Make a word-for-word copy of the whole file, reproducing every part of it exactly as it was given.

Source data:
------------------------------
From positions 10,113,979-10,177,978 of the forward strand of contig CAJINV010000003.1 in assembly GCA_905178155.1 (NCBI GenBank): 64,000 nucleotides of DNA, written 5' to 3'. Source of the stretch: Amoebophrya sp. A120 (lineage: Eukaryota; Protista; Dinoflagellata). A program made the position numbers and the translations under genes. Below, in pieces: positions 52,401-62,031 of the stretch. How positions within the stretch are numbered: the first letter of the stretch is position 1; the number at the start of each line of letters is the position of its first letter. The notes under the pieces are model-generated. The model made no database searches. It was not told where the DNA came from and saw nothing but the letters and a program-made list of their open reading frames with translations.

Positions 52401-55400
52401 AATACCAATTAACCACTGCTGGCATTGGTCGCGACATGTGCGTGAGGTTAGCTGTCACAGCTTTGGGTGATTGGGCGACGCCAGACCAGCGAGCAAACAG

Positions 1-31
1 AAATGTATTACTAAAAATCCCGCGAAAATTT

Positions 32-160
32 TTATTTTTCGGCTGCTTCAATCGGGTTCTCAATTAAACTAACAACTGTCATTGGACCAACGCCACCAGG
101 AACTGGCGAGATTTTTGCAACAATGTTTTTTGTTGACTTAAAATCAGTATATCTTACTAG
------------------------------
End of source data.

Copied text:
From positions 10,113,979-10,177,978 of the forward strand of contig CAJINV010000003.1 in assembly GCA_905178155.1 (NCBI GenBank): 64,000 nucleotides of DNA, written 5' to 3'. Source of the stretch: Amoebophrya sp. A120 (lineage: Eukaryota; Protista; Dinoflagellata). A program made the position numbers and the translations under genes. Below, in pieces: positions 52,401-62,031 of the stretch. How positions within the stretch are numbered: the first letter of the stretch is position 1; the number at the start of each line of letters is the position of its first letter. The notes under the pieces are model-generated. The model made no database searches. It was not told where the DNA came from and saw nothing but the letters and a program-made list of their open reading frames with translations.

Positions 52401-55400
52401 AATACCAATTAACCACTGCTGGCATTGGTCGCGACATGTGCGTGAGGTTAGCTGTCACAGCTTTGGGTGATTGGGCGACGCCAGACCAGCGAGCAAACAG

Positions 1-31
1 AAATGTATTACTAAAAATCCCGCGAAAATTT

Positions 32-160
32 TTATTTTTCGGCTGCTTCAATCGGGTTCTCAATTAAACTAACAACTGTCATTGGACCAACGCCACCAGG
101 AACTGGCGAGATTTTTGCAACAATGTTTTTTGTTGACTTAAAATCAGTATATCTTACTAG